University of Malta
 

Study-Unit Description
UOM Main Page
 
 
 
Apply - Admissions 2016
Newspoint
Facebook


CODE MRT5280

 
TITLE Ethical Issues in Genetics

 
LEVEL 05 - Postgraduate Modular Diploma or Degree Course

 
ECTS CREDITS 5

 
DEPARTMENT Moral Theology

 
DESCRIPTION The New Genetics has created considerable concern from issues of eugenics to whether families have a right to choose the perfect baby. Conversely the medical profession debate whether these objectives should be within their ethos. Clearly there are advantages to genetic engineering but the limits are unclear. Moreover, genetic screening of populations and testing of individuals can lead countries to base allocation of resources based on genetic choices. A clear example of this is the paradigm created by WHO towards screening for thalassaemia in Cyprus.

Whilst Malta participates actively at European level in producing documents, there is still a gap in local legislation to cover research. Questions still abound, like who will handle the large amount of counselling when tests such as the Breast Cancer (BRCA), and Colon cancer test become readily available, and perhaps over-the-counter. Certainly there is a role for the primary care health care professionals, who are strategically placed and numerous enough. Nevertheless, the implications of these tests are still highly discussed.

Families may be affected by genetic choices. This is a great controversial area and pragmatists have forwarded suggestions that parents should have a right to make choices for better genetic characteristics, as they would choose better schools etc. This of course created great controversy about the dignity and nature of man and indeed whether the human genome can be manipulated through this sort of selection.

Whilst these debates are ongoing, European and other international organisations agree on general points and have published documents in this regard. Yet the debate goes on and certainly the future will see more advances in this important area.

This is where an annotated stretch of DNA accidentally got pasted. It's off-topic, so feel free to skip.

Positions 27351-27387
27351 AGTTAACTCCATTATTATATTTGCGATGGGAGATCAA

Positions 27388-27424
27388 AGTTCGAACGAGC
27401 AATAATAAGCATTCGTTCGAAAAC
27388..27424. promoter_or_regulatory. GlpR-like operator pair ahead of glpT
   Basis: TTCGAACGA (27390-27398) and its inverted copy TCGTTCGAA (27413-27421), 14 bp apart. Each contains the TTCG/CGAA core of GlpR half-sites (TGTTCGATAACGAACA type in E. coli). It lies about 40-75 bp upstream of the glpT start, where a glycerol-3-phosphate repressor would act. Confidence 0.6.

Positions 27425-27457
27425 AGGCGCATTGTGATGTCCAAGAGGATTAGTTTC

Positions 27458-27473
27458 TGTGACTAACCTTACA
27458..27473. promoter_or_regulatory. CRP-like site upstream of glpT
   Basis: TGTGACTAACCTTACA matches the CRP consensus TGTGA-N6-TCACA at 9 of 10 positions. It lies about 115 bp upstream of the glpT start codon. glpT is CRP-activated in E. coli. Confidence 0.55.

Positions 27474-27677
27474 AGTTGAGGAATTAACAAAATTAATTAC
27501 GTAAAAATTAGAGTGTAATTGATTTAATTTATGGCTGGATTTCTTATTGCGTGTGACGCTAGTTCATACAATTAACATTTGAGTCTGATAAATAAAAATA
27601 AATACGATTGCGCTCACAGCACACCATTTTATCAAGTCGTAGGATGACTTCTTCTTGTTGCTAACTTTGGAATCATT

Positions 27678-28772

Learning Objectives

By the end of the course the student should:
a) have a clear knowledge of the potential use of genetic engineering technology and the ethical implications of somatic and germ line enhancement and cures.
b) have an appreciation of the value, advantages and potential abuses of genetics screening and genetic tests.
c) have a knowledge of the ethical considerations of genetic choices for parents and the involvement of primary care physicians.
d) have a knowledge about genetic research in Europe
e) have an appreciation of the various philosophical approaches to understand genetics.

Reading List

- BRITISH MEDICAL ASSOCIATION, Human Genetics. Choice and Responsibility, Oxford, 1998
- BURLEY J & Harris J, A Companion to Genethics, Blackwell Publishing, Oxford, 2004.
- Council of Europe (CDBI)
- EUROPEAN COMMISSION, 25 Recommendations on the ethical, legal and social implications of genetic testing, EC Science & Society, Brussels, 2004.
- GOSDEN R, Designing Babies, W.H. Freeman, New York, 1999.
- HARPER P & CLARKE A, Genetics Scoiety and Clinical Practice, Bios Scientific Publishers, London, 1997.
- KEVLES D, In the Name of Eugenics, Harvard, 1985.
- MCGEE G, The Perfect Baby. A Pragmatic Approach to Genetics, New York, London, 1997.
- UNESCO, Universal Declaration on the Human Genome and Human Rights, (Unesco Website)
- WALTERS L & Palmer J, The Ethics of Human Gene Therapy, Oxford, 1997

 
STUDY-UNIT TYPE Lecture

 
METHOD OF ASSESSMENT
Assessment Component/s Resit Availability Weighting
Assignment Yes 100%

 
LECTURER/S Pierre Mallia

 
The University makes every effort to ensure that the published Courses Plans, Programmes of Study and Study-Unit information are complete and up-to-date at the time of publication. The University reserves the right to make changes in case errors are detected after publication.
The availability of optional units may be subject to timetabling constraints.
Units not attracting a sufficient number of registrations may be withdrawn without notice.
It should be noted that all the information in the study-unit description above applies to the academic year 2017/8, if study-unit is available during this academic year, and may be subject to change in subsequent years.
Calendar
Notices
21st Annual Augustinian Lecture 2017
The 21st Annual Augustinian Lecture 2017 will be celebrated on the 5th and 6th December 2017 with two lectures delivered by Rev. Prof. Theodore Dieter.

Closing Date Dissertation Proposals
Deadline to present dissertation proposals for next Faculty Board is Wednesday 29th November 2017 at 1700hrs

Augustinian Institute Academic Year 2017-18

 Click here for more information

 


Dissertation Logbook
The Dissertation Logbook can be found here.

Quick Guide for using the Chicago Style
Click to download document.

 
 

Log In back to UoM Homepage